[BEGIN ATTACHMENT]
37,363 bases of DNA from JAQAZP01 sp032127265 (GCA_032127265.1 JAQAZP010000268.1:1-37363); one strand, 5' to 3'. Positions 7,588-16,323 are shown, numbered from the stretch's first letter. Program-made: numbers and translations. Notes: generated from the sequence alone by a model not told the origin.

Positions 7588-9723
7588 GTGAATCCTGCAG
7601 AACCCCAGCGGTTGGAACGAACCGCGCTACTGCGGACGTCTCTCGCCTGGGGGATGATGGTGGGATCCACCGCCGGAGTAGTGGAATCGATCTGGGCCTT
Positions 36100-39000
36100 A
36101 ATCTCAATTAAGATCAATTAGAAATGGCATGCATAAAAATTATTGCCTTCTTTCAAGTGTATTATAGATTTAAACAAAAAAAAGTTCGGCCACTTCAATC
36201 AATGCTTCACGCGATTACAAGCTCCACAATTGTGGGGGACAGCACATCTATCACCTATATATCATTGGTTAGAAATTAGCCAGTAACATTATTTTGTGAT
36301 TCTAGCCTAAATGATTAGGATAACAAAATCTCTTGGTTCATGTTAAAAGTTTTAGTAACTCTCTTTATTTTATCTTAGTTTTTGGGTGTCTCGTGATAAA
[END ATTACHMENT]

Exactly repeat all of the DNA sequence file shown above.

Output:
37,363 bases of DNA from JAQAZP01 sp032127265 (GCA_032127265.1 JAQAZP010000268.1:1-37363); one strand, 5' to 3'. Positions 7,588-16,323 are shown, numbered from the stretch's first letter. Program-made: numbers and translations. Notes: generated from the sequence alone by a model not told the origin.

Positions 7588-9723
7588 GTGAATCCTGCAG
7601 AACCCCAGCGGTTGGAACGAACCGCGCTACTGCGGACGTCTCTCGCCTGGGGGATGATGGTGGGATCCACCGCCGGAGTAGTGGAATCGATCTGGGCCTT
Positions 36100-39000
36100 A
36101 ATCTCAATTAAGATCAATTAGAAATGGCATGCATAAAAATTATTGCCTTCTTTCAAGTGTATTATAGATTTAAACAAAAAAAAGTTCGGCCACTTCAATC
36201 AATGCTTCACGCGATTACAAGCTCCACAATTGTGGGGGACAGCACATCTATCACCTATATATCATTGGTTAGAAATTAGCCAGTAACATTATTTTGTGAT
36301 TCTAGCCTAAATGATTAGGATAACAAAATCTCTTGGTTCATGTTAAAAGTTTTAGTAACTCTCTTTATTTTATCTTAGTTTTTGGGTGTCTCGTGATAAA